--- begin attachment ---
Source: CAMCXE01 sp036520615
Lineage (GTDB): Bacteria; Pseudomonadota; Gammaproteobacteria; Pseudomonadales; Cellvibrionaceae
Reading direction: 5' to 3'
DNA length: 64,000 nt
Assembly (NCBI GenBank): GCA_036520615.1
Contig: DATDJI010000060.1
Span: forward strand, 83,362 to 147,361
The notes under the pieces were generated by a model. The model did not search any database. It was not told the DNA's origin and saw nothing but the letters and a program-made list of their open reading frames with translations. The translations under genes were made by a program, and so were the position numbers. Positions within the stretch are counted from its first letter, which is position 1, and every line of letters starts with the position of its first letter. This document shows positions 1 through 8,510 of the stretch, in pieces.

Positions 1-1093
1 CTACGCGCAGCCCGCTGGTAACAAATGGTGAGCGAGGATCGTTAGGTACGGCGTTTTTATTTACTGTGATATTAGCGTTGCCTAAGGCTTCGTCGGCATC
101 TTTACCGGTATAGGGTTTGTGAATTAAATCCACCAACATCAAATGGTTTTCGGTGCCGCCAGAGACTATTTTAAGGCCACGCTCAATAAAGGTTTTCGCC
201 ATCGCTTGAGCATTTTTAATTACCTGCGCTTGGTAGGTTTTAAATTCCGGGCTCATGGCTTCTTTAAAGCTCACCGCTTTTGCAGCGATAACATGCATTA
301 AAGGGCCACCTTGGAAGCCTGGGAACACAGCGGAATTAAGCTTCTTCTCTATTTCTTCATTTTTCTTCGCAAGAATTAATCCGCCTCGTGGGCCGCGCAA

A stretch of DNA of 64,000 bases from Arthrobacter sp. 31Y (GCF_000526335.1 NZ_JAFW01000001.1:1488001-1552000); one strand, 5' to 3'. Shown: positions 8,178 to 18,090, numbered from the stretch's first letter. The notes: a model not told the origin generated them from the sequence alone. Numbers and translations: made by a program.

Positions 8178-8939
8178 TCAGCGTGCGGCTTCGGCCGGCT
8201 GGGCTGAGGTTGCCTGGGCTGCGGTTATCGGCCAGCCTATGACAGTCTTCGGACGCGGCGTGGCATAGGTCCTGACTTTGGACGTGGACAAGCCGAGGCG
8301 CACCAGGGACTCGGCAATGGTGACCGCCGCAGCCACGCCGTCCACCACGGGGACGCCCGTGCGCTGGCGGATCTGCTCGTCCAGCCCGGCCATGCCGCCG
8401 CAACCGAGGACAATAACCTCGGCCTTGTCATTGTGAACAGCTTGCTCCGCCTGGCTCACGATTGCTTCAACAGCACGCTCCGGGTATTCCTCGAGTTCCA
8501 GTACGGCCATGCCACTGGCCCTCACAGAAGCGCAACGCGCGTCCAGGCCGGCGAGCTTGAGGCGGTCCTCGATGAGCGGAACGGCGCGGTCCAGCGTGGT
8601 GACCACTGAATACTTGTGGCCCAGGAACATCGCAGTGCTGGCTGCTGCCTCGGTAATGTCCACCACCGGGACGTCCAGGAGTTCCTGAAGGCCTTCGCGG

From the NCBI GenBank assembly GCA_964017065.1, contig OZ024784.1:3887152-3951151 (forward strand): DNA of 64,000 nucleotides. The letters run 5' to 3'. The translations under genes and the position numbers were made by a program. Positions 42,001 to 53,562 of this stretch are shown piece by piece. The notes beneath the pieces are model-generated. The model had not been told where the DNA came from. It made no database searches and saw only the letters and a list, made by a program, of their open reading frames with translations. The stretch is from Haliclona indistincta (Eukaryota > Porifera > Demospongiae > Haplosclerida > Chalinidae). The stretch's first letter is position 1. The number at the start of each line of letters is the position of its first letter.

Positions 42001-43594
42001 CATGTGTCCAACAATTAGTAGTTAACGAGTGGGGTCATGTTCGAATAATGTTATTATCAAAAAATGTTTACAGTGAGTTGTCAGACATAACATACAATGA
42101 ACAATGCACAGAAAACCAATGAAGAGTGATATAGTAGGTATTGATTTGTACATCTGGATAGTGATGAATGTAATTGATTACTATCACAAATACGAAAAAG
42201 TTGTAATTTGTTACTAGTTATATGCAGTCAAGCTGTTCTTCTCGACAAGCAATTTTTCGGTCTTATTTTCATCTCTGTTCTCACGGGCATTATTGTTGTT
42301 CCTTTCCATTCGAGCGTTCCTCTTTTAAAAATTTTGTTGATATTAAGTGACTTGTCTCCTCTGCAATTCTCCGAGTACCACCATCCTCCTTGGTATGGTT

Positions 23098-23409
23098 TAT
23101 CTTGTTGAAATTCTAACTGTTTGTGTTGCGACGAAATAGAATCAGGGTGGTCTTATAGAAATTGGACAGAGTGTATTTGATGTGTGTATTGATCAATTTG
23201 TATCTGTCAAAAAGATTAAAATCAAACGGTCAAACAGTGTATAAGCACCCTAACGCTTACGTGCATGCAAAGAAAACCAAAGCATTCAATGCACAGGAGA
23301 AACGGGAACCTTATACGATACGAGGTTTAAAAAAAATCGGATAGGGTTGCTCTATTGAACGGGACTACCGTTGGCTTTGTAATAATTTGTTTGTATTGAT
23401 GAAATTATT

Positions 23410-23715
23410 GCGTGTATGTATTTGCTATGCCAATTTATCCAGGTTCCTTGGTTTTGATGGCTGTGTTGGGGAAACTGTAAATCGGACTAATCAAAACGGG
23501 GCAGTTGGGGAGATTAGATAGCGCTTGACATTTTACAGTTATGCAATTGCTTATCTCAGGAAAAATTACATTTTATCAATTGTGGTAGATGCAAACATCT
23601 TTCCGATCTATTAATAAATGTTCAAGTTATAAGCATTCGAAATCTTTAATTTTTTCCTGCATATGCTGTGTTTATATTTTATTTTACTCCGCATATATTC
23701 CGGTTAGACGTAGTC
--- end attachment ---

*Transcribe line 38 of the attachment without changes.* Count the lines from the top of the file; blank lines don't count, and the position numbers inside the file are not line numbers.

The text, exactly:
23701 CGGTTAGACGTAGTC